Next stop, crosstown to all of the other venues.  American Girl Store, which was another version of WTF are you thinking except this was a store filled with a different crowd.  I prefer the I don't wanna grow up toys r us crowd.  Next stop, St. Patricks's Cathedral where my niece insisted upon lighting a candle.  The candles in St. Pat's are not those push the button ones.  They are real, pick up a stick and light a candle from another burning candle.  I'm visualizing her jacket getting a little TOO close and scanning for the holy water in case I have to douse a flame.

And finally, the crown jewel of our site seeing before we would head to Radio City:  The tree at Rockefeller Center.  It was majestic and beautiful.

That tree was a mere backdrop for those Salvation Army guys....  There was more of a crowd around these guys than were staring at the tree.  One more thing I never saw.  Talk about a tourist!  This was the most fun of the day.  I think we stayed through two complete rounds of music:

If I had more patience, I would have uploaded this to You Tube for a better quality video, but you get the drift.

Tough act to follow but we headed down the block to Radio City for the Christmas Spectacular.  My niece was mesmerized by the whole show.  We all were.  Nothing was more poignant than Russell Markert's "Parade of the Wooden Soldiers," which has been in the Christmas show since 1933. In it, the Rockettes move in rigid patterns that resemble military drills without a single trademark kick. "The Parade of the Wooden Soldiers" is masterpiece of precision and it concludes with the Rockettes standing in a straight line as they pretend to be hit by a blast from a cannon.   As they collapse one by one, each carefully hooking arms through those of the dancer in front and we were witnessing a painstaking game of human dominos.  Each dancer falls on the girl behind her and the last dancer has no choice but to crumple into an oversized red velvet cushion.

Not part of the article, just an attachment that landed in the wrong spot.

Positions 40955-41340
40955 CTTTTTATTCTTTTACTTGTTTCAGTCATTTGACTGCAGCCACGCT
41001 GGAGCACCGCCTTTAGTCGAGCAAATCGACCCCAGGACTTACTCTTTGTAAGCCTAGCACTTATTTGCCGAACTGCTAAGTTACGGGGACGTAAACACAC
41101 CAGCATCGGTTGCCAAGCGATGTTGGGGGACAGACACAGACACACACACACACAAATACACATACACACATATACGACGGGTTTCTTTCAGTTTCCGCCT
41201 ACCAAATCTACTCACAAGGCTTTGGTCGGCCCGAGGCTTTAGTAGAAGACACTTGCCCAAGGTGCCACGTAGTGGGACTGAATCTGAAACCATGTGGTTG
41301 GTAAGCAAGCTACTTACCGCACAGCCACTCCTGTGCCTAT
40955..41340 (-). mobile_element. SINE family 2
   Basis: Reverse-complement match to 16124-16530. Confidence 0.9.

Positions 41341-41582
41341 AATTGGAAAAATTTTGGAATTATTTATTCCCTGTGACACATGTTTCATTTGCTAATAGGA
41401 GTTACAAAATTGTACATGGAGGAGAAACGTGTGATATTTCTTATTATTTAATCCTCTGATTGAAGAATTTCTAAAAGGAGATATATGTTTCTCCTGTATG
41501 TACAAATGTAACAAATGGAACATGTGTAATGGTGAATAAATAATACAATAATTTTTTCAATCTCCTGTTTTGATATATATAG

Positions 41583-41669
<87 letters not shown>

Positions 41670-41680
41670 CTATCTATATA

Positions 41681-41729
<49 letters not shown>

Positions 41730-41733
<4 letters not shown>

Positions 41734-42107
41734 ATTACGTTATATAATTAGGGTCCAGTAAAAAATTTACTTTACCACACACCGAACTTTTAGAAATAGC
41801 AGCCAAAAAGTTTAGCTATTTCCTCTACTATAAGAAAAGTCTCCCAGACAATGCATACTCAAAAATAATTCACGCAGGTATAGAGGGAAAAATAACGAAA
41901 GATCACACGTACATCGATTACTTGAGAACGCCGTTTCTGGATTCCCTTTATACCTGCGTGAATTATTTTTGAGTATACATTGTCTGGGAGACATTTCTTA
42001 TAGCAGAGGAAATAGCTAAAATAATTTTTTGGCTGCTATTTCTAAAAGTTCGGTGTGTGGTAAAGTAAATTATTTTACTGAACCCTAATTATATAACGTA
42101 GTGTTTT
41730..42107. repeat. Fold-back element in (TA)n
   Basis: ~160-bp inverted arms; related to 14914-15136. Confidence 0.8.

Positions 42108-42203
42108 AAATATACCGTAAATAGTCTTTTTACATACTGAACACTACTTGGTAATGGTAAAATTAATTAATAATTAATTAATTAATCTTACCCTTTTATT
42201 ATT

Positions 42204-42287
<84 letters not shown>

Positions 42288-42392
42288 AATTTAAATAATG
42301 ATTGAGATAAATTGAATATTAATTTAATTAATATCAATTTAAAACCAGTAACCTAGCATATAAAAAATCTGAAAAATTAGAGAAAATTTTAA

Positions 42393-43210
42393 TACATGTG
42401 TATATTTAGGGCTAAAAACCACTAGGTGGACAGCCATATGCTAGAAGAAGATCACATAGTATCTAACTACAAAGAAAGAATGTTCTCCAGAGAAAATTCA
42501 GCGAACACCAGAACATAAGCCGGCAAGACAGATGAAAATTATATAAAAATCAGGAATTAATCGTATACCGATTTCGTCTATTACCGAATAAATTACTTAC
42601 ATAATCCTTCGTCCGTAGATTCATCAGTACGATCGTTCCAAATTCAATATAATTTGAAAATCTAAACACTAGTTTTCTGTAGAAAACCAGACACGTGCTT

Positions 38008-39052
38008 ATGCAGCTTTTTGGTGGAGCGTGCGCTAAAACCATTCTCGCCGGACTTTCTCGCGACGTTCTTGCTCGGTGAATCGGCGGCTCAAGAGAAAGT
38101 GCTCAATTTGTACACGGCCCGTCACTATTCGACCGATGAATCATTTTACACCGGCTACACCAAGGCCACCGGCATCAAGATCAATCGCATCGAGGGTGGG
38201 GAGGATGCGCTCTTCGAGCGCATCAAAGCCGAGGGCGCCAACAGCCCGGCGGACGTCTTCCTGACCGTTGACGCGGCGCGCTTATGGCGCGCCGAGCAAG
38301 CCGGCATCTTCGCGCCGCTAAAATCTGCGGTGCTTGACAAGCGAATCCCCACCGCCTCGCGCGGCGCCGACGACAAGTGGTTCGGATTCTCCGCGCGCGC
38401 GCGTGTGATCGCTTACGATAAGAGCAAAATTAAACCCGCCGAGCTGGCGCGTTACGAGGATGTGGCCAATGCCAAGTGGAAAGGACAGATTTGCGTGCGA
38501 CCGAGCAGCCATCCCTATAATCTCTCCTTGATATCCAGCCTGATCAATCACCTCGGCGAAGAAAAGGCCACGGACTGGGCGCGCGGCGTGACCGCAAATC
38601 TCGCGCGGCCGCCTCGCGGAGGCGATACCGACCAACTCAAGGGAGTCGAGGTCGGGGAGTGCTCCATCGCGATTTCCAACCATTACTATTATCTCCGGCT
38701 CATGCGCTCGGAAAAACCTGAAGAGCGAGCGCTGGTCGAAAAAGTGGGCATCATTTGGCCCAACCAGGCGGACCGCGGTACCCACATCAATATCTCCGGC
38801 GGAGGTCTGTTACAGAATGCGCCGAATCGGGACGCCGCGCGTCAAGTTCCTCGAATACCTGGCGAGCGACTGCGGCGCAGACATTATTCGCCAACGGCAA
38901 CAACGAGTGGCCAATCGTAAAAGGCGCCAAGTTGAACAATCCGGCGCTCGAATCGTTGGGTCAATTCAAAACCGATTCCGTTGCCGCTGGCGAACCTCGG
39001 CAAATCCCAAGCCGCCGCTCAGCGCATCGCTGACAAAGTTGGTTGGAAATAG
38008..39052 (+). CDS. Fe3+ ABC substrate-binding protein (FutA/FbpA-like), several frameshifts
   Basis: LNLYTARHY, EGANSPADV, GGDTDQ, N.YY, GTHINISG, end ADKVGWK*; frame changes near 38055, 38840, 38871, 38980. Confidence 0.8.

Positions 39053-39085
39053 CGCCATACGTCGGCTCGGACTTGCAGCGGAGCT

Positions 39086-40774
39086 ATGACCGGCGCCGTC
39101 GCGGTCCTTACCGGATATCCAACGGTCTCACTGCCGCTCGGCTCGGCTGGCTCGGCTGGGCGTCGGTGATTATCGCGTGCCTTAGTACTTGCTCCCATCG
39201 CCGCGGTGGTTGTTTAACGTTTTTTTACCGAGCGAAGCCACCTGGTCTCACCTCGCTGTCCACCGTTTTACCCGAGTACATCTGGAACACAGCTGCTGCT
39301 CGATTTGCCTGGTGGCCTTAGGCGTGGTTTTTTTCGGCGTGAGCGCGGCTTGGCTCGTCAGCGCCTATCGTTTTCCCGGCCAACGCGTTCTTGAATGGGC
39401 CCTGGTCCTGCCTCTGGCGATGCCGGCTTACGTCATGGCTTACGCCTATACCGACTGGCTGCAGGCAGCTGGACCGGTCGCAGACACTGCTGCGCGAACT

I suppose everyone who sees this performance takes away their own story.  For me, the cannon was breast cancer and each fallen girl represented another sister with a breast cancer diagnosis.  Or, the cannon was "The Magic Bullet" and each girl was being vaccinated because we finally had The Big Breakthrough.  I prefer the latter.......  That's My Grown Up Christmas Wish....


  1. Your post takes me back to when I lived in New York for the last two years! I agree with your Christmas wish. Happy Holidays~

    - Justine from Diplomat's Patient Advocacy Navigator

  2. Thanks, Justine. I am so glad I went... and thanks for taking a second to share your thoughts. It put me in the spirit. I have a decorated tree and wrapped gifts. I have two teeny errands to run and I AM DONE (literally and figuratively, ha!) Happy Holidays to you! PS. The gang at Diplomat is a welcome addition to the #BCSM chat!

  3. I'm hoping we will be able to make it to a chat very soon! We are looking to start up a monthly Twitter chat of our own in 2012, too. I am just about done with my own holiday preparations and it's nice to relax now. :)